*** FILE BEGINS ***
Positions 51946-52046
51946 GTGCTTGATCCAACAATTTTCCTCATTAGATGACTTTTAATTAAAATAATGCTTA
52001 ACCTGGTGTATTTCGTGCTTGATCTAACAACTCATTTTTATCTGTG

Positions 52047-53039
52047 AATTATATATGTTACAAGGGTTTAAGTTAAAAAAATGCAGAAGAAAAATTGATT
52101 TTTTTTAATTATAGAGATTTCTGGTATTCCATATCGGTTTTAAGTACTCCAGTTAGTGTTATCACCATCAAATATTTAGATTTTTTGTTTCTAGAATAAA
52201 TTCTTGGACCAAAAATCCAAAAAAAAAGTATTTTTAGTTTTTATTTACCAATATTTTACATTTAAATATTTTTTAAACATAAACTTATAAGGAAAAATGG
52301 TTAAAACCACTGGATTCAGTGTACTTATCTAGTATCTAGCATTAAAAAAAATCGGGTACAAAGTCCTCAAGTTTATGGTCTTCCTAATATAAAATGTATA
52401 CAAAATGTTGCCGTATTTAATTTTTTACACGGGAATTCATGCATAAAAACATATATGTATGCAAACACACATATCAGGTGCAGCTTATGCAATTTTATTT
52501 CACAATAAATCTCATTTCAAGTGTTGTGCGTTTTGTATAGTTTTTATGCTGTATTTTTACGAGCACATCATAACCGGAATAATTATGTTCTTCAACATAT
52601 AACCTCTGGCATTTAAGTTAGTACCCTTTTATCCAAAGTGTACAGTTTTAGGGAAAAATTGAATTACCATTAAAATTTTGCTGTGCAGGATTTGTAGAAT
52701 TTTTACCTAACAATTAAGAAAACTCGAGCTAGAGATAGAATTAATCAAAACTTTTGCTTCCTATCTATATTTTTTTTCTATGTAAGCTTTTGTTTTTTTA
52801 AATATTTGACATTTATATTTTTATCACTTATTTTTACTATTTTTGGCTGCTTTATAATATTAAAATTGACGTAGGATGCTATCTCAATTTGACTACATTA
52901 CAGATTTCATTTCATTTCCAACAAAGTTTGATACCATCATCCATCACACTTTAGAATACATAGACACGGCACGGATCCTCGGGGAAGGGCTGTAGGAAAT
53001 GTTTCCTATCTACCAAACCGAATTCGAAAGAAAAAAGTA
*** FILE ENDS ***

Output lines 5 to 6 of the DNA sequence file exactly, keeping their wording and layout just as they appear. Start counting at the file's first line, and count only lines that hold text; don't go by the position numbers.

52047 AATTATATATGTTACAAGGGTTTAAGTTAAAAAAATGCAGAAGAAAAATTGATT
52101 TTTTTTAATTATAGAGATTTCTGGTATTCCATATCGGTTTTAAGTACTCCAGTTAGTGTTATCACCATCAAATATTTAGATTTTTTGTTTCTAGAATAAA